Spam / Caller ID Spoofing

 What is Spam?

  • Spam includes all forms of unwanted communications including, but not limited to: unsolicited calls or messages, Caller ID spoofing, robocalls, etc.
  • Typically, spam is directed to large numbers of users for the purposes of advertising, phishing, spreading malware, etc.
  • If you've received unwanted calls or texts from unknown numbers, review these additional resources for more options.

 

What is Caller ID spoofing?

  • Caller ID spoofing is the process of changing the Caller ID to any number other than the actual calling number.
  • Caller ID spoofing happens when a caller knowingly falsifies the info transmitted to disguise the number they're calling from.
  • The number that displays on your Caller ID may look as though it's coming from a government agency, business, or even someone in your contacts list in an attempt to trick you into answering the call.
  • If the caller's intent is to defraud, cause harm or scam you into providing info you may not otherwise provide over the phone, the spoofing is illegal.
  • If no harm is intended or caused, the spoofing is not illegal. Some people may have legitimate reasons to hide their info, such as a law enforcement agency or a doctor's office.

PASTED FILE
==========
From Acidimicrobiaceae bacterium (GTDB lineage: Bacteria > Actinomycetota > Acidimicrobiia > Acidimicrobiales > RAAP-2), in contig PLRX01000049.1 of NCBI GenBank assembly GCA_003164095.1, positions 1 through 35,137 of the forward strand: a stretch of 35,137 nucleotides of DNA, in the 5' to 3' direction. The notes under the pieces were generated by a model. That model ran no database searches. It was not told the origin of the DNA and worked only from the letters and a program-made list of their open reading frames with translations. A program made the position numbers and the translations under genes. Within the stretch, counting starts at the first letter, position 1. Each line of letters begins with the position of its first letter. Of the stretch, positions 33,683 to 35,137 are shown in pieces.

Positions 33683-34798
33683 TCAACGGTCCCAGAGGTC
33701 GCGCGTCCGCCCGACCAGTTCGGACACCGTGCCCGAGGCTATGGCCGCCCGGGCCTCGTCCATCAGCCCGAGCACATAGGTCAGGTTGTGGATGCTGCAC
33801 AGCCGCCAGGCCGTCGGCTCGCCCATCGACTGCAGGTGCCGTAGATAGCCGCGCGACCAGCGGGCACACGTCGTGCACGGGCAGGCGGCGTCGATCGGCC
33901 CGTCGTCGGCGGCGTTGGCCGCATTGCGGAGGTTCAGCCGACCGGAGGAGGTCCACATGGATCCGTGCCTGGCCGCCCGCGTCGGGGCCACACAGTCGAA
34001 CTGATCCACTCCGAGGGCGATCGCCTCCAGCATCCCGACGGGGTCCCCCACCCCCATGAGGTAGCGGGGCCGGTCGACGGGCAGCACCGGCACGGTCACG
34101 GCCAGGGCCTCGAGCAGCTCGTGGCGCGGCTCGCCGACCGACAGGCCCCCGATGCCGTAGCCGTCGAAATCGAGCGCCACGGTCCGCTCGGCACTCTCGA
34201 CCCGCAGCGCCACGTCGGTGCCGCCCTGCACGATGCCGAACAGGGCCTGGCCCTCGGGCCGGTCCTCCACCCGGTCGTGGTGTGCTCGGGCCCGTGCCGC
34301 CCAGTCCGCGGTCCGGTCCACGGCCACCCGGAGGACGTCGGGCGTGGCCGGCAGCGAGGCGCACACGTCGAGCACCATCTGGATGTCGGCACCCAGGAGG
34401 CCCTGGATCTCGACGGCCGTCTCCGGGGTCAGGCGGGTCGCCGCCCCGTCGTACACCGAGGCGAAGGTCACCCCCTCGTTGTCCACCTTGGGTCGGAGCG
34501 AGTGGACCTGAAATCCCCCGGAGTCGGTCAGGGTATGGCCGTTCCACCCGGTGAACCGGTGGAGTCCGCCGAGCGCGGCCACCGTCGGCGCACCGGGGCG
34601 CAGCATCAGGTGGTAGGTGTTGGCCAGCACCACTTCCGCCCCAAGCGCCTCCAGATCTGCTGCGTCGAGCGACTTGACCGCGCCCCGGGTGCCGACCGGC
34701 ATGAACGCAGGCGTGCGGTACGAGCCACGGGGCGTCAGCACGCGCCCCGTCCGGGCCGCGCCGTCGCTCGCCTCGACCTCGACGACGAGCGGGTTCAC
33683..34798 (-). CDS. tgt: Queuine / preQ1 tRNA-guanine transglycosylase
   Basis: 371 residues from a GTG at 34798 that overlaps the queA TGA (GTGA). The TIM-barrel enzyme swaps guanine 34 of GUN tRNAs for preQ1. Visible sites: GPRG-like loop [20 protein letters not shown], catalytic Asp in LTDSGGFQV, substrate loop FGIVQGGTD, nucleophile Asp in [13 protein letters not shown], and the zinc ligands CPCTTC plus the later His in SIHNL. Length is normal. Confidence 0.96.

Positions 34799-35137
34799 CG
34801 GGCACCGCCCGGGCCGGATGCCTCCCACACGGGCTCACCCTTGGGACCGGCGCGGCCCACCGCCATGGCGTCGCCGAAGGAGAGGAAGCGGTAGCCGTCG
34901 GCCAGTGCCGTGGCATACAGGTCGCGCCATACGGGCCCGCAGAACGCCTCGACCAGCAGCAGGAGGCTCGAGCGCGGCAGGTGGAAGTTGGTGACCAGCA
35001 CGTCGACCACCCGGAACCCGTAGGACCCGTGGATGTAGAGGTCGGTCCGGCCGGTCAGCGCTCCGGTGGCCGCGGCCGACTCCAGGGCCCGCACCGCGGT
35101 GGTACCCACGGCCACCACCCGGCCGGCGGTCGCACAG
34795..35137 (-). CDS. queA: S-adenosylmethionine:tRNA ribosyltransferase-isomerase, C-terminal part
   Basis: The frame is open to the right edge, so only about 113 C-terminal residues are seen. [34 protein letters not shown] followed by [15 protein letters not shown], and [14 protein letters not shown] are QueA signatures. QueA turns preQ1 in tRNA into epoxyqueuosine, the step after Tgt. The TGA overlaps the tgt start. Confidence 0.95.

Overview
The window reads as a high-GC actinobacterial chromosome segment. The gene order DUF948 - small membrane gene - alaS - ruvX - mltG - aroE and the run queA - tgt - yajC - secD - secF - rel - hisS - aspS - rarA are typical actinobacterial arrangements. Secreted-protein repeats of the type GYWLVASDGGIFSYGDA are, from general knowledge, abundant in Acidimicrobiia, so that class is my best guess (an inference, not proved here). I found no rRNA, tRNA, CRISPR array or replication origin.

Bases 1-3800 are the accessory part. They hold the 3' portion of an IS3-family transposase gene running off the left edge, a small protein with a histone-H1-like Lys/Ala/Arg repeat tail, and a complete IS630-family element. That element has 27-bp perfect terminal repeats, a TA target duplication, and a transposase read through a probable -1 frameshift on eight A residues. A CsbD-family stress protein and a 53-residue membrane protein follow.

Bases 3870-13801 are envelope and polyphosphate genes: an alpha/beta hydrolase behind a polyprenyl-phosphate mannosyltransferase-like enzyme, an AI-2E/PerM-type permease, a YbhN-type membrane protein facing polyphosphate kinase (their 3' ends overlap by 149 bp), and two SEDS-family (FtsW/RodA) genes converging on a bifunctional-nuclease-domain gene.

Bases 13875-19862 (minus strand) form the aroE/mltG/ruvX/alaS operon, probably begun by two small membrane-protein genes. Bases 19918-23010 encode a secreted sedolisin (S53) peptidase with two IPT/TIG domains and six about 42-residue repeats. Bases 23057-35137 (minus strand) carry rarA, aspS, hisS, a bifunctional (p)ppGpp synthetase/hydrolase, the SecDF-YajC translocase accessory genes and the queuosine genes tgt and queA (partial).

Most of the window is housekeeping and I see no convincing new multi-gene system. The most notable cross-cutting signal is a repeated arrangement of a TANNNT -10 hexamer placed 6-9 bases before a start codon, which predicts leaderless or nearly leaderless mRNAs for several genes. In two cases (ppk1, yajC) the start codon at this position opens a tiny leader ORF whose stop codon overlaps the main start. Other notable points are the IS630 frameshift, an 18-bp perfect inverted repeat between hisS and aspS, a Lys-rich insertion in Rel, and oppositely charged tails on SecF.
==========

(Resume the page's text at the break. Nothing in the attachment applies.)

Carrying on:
What is neighbor spoofing?

Neighbor spoofing is a form of spoofing in which robocallers display a number similar to your own on your caller ID to increase the chance that you'll answer the call.

 

Where is Caller ID spoofing occurring?

Caller ID spoofing is occurring throughout the telecommunications industry. Landline, wireless and IP based telephone service providers are all experiencing this problem. This is not a Verizon specific issue.

 

Examples of spoofing

  • Receiving calls from a friend or spouse's phone number when your friend / spouse is with you and is not calling you.
  • Robocalls received from a phone number similar to your own.
  • Calls from your bank's phone number asking for personal info (account numbers, account PINs, etc.)
  • Caller ID displays '911 Emergency' rather than the actual phone number of the calling party.

 

What to do if you experience spam calls

  • Don't give out any personal info. Identity thieves often pose as representatives of banks, credit card companies, creditors, or government agencies to get account numbers, SSNs, mother's maiden names, passwords and other identifying info.
  • End the call immediately then call the phone number listed on the account statement / website of the company or government agency to determine if the request is legitimate.

 

For additional info on unwanted calls and blocking options, refer to:

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